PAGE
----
Today, Secretary Foxx announced USDOT’s Federal Automated Vehicles Policy – new guidance that establishes a framework for the safe, effective incorporation of automated vehicle technology.
We’ve developed this FAQ along with the National Highway Traffic Safety Administration to address some common questions about the Policy and automated vehicles (AVs) in general.
Earlier this week, I had the pleasure of speaking on behalf of DOT at the international Pro Walk, Pro Bike, Pro Place conference in Vancouver, British Columbia. Secretary Foxx chose this conference to launch the Safer People, Safer Streets initiative two years ago.
This year, I had the privilege to share our progress and lessons learned from this initiative, and to announce the latest chapter in the Federal Highway Administration’s ongoing efforts to make our streets safer for cycling and walking: our Strategic Agenda for Pedestrian and Bicycle Transportation.
Today, local elected officials and their staff from communities across the country are gathering at USDOT’s headquarters in Washington, DC for the 2016 Summit for Safer People, Safer Streets.
At the Summit, I recognized the winners of the Mayors’ Challenge Awards, which acknowledge some of the most impressive accomplishments communities have made toward improving pedestrian and bicycle safety during the Challenge.
It’s nearly unfathomable how much we rely on healthy oceans. These remarkable ecosystems feed us, provide jobs, and generate trillions of dollars in economic activity. But, every day, our oceans are threatened by unsustainable illegal fishing, marine pollution and climate change.
Secretary of State John Kerry launched the Our Ocean Conference in 2014 to draw attention to these threats and to empower future generations to be responsible stewards of our oceans. It’s a privilege for me to let FastLane readers know that SeaVision — developed by DOT’s go-to multimodal research arm, Volpe, the National Transportation Systems Center, on behalf of the U.S. Navy — will be one of the three featured exhibits at Our Ocean 2016.
Earlier this week, I attended the Pro Walk/Pro Bike/Pro Place Conference in Vancouver, Canada, where two outstanding DOT employees were recognized by the Association of Pedestrian & Bicycle Professionals (APBP) for their singular efforts in creating safer, more efficient street networks for those traveling on foot, by bike and in vehicles.
Barbara McCann of the Office of the Secretary of Transportation was presented with the 2016 ABPB Lifetime Achievement Award, while Dan Goodman of the Federal Highway Administration was named the recipient of the APBP 2016 Professional of the Year – Public Sector Award.
The beautiful weather and strong job market have long made San Diego one of America’s most desirable and fastest-growing metro areas. But, as Southern Californians well know, that often means more cars on the road and more congestion.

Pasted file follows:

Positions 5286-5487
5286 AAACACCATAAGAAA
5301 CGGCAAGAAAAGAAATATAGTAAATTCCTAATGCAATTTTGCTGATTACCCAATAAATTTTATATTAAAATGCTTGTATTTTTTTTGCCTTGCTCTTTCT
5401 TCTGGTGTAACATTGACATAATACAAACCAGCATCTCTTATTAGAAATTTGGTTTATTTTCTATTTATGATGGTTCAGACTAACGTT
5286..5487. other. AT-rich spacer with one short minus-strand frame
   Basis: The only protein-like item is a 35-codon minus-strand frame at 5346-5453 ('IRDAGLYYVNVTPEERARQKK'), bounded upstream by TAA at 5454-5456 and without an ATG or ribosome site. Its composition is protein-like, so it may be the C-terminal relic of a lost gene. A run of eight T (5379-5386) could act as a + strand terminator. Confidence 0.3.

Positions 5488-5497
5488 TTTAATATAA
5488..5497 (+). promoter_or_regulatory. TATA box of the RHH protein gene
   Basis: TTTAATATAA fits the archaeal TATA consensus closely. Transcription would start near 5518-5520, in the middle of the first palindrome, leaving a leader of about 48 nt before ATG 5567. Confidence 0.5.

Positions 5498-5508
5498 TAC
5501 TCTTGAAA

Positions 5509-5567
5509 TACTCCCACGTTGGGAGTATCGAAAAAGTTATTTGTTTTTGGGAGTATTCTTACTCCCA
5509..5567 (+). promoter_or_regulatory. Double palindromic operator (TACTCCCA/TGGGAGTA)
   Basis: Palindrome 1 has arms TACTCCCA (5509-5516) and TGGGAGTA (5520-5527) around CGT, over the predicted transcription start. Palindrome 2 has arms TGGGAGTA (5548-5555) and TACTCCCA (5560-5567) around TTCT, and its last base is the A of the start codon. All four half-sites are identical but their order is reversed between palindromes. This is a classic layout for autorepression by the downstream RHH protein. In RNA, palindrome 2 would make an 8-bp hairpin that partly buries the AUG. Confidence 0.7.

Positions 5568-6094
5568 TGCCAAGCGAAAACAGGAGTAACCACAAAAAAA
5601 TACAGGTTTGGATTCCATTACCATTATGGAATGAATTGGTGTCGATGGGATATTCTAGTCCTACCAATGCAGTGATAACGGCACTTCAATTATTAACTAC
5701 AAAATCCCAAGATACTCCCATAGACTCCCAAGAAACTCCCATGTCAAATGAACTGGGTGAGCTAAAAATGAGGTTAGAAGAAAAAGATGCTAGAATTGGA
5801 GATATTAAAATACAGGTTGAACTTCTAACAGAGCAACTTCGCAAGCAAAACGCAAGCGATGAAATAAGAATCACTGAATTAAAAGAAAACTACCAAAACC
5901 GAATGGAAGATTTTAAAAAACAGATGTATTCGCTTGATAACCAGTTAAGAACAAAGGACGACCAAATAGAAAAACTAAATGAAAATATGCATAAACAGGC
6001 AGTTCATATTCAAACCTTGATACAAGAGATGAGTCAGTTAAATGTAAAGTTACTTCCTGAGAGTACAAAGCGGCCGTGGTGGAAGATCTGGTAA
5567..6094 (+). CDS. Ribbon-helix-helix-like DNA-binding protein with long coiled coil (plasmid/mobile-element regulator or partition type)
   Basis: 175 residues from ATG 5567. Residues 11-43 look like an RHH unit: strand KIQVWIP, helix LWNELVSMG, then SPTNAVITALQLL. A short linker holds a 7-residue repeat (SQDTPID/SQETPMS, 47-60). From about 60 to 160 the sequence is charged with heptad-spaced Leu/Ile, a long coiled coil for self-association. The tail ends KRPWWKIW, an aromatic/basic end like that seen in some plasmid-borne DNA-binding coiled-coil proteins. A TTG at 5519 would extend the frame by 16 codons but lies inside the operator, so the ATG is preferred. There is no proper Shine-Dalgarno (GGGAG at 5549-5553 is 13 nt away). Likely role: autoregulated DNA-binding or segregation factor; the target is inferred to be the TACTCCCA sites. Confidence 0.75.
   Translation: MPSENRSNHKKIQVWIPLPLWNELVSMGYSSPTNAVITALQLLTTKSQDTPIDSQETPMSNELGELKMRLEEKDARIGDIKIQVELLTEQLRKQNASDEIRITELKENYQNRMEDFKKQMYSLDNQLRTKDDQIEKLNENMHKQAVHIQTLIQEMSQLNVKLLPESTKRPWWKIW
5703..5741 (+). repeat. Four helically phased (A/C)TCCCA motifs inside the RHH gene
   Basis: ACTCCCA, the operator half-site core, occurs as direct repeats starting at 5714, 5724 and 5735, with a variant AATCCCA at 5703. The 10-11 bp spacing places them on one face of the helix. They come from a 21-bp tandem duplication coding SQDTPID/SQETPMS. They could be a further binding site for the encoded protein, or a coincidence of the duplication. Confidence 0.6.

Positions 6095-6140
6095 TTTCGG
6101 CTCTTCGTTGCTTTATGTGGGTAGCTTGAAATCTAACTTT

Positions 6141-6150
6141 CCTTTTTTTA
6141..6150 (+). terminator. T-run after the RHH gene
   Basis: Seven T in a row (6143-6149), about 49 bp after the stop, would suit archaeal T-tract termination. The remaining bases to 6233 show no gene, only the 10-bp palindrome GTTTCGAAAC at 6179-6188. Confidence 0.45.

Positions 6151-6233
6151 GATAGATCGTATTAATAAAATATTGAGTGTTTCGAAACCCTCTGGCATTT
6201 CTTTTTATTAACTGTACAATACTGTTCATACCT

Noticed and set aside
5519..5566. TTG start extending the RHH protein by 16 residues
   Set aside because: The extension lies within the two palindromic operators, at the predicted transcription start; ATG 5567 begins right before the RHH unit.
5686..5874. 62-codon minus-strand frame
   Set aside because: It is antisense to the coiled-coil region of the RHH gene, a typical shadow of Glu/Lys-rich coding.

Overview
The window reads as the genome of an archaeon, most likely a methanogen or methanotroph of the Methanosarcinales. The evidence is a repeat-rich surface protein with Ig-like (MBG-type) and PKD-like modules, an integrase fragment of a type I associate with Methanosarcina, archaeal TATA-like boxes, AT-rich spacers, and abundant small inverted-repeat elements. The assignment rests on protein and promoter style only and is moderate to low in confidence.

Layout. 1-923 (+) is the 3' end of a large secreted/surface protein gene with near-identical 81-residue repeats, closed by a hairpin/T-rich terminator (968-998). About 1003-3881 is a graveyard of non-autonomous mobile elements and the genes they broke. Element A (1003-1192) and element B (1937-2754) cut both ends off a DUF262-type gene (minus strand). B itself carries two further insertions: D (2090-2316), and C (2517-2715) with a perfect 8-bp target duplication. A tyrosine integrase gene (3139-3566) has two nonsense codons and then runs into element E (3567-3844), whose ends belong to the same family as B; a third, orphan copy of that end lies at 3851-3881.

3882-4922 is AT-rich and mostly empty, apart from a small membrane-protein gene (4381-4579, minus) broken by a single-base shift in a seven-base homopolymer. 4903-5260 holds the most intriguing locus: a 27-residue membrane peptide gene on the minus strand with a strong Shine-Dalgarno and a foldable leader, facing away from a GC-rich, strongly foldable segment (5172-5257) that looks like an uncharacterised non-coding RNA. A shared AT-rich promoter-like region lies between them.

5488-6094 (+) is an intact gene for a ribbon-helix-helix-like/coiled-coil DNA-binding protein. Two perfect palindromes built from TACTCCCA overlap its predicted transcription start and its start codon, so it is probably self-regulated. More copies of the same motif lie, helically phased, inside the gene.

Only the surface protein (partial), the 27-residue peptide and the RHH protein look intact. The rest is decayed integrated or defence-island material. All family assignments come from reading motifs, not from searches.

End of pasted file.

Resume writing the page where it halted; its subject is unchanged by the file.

At the Federal Transit Administration, we’re committed to helping local partners find the best solutions to their mobility issues. Today, I’m proud to join San Diego officials to announce a $1.04 billion Full Funding Grant Agreement for the Mid-Coast Trolley project, which will offer a new, modern transit option to connect the area’s most in-demand destinations.
The General Dynamics/NASSCO shipyard has been designing and building ships in San Diego’s industrial corridor for decades, and is one of only a few full service shipyards on the West Coast of the United States.
I was in San Diego, California recently for the christening and launch of the latest vessel to come off their line – the 610 foot SEACOR tanker, Constitution.
At the Federal Transit Administration, it’s always a pleasure to meet with our colleagues from throughout the industry at the American Public Transportation Association (APTA) Annual Meeting, which I addressed earlier this week in Los Angeles.
Conferences like these bring people together to talk about the future. But today, I also wanted to share a look back at our past – the highlights of what we’ve accomplished together over the past eight years.
I’m proud to once again participate in the Put the Brakes on Fatalities campaign, as I have for the past several years. The folks at Kansas DOT are doing important work highlighting the ways all of us can have a positive impact on safety, and I’m grateful for the platform to share our perspective at the U.S. Department of Transportation.
Safety is always our number one priority. Transportation systems simply don’t work if people can’t get where they need to go. When developing new policies and regulations, and in awarding grants through programs like TIGER and FASTLANE, we are constantly evaluating how each and every project we’re involved in contributes to a safer environment.
Yesterday, Americans across the country came together in service and remembrance to mark the 15th anniversary of the 9/11 terrorist attacks. On one of the darkest days in our nation’s history, the Federal Aviation Administration helped bring every aircraft in the U.S. airspace safely to ground, and U.S. Merchant Mariners rushed to New York Harbor to help evacuate thousands who had sought refuge from the chaos of Lower Manhattan.
Former Secretary Norman Y. Mineta explains how the Department of Transportation changed after 9/11: